This course examines the externalities arising from the introduction of technical innovations into society. The social context is central to understanding not only the effects of a technology but also informs the computing profession of the appropriate technical content of the innovation. An emphasis on the philosophical basis for computing ethics, including ethical issues faced by and brought about by computing professions, is the starting point for topics such as security, privacy, intellectual property, reliability and liability.
GENS 4721 — Advanced Geographic Information Systems
This course builds on the key concepts from GENS 2441 by introducing programming for automation and exploring advanced methods for producing and visualizing surfaces and data. It increases students' proficiency in the application of GIS and prepares them to conduct sophisticated spatial analyses. (Format: Lecture/Laboratory 3 Hours)
Find a full list of courses in our Academic Calendar — Geography and Environment.
Whether you're entering the job market or continuing your education, your Mount Allison degree will stand out.
Mount Allison has been recognized by Maclean's as the top primarily undergraduate university in Canada more times than any other university.
With experiential learning and career development opportunities available in every degree, you'll also graduate with hands-on learning and real-world experience.
Our graduates also boast extraordinarily high acceptance rates to top graduate programs and professional schools such as law and medicine.
Popular career paths for GIS graduates include:
- GIS/GPS analyst
- field surveyor
- computer mapping and software developer
- map interpreter
- image analysis using remote sensing products
- computer programmer
- database administrator
- spatial web/application developer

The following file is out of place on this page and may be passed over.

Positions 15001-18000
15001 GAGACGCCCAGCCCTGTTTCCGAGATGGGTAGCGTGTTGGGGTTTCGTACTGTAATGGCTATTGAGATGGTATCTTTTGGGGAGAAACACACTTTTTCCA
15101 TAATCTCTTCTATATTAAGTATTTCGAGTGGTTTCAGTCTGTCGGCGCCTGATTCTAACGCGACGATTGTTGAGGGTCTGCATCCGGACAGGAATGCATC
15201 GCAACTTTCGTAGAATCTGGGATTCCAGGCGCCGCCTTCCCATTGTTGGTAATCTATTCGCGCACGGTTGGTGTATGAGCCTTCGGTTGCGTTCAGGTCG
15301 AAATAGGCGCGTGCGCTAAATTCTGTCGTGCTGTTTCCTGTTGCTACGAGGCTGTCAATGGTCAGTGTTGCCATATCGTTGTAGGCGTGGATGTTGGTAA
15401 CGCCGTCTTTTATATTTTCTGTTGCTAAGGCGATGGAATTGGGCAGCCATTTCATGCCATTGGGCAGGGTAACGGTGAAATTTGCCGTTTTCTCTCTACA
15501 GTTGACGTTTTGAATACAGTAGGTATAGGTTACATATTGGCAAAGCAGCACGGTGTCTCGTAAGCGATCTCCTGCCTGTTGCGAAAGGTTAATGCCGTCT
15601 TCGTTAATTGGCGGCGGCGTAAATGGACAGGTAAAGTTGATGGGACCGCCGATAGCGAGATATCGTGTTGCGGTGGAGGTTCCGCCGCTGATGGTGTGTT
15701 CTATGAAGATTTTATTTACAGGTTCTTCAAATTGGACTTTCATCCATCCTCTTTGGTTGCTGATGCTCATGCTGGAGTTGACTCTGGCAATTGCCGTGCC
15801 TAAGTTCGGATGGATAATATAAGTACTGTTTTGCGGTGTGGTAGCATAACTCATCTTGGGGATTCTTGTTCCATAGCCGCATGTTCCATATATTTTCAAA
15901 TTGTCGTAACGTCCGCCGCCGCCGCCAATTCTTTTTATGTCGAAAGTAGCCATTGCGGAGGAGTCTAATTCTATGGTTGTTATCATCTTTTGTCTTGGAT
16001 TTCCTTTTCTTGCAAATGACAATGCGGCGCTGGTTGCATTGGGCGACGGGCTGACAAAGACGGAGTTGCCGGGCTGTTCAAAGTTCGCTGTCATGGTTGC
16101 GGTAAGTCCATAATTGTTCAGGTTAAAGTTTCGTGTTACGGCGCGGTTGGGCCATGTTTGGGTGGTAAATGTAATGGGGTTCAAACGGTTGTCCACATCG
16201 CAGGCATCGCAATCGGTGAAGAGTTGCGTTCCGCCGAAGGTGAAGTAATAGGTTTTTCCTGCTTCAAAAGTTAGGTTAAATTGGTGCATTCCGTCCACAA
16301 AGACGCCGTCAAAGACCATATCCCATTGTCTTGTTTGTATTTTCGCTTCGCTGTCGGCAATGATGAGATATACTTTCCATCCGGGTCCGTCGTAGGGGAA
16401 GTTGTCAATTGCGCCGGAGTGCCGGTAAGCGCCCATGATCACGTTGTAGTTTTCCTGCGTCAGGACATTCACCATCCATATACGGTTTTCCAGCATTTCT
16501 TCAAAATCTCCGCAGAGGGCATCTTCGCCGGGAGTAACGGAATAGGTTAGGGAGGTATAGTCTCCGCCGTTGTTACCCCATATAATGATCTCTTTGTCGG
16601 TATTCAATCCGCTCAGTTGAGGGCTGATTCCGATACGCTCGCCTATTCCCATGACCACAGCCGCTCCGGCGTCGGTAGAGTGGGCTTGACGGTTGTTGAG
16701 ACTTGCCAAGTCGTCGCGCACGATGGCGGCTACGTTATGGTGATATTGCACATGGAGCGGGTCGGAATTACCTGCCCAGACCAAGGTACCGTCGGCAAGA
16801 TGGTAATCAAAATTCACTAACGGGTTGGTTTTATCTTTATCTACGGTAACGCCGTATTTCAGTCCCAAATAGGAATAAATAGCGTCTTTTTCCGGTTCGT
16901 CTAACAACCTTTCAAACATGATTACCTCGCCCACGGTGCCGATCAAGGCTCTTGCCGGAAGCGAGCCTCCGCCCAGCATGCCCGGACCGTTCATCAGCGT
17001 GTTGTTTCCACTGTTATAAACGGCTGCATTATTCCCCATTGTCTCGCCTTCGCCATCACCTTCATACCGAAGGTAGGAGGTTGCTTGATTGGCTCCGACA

Laura Salisbury ('13)
BSc, Environmental Science with minors in GIS and Biology
Geospatial Standards Advisor, Natural Resources Canada
"GIS will change how you approach and solve problems, allowing you to see issues from many different angles.”
Studying GIS allowed me to do hands-on work in many different settings; in the computer lab I learned coding languages and data analysis while in the field I took samples and examined topics up close. Most importantly, GIS taught me how to see data distributions in the world around me, bringing the subject to life in nature, cities and stories.
GIS students always spend time learning and collecting data in nature and in urban environments — including Sackville, around the Bay of Fundy, in communities throughout the Maritimes, and beyond.
Our geographic information systems (GIS) computing lab provides a teaching lab and research space for faculty and students. It supports a range of GIS software used by researchers and industry.
Geospatial Modelling Lab
The Geospatial Modelling Lab (GML) facilitates spatial analysis and modelling that can be applied to assist environmental monitoring, mapping and conservation planning.
Students have the opportunity to work in this lab as research assistants, particularly those minoring in GIS.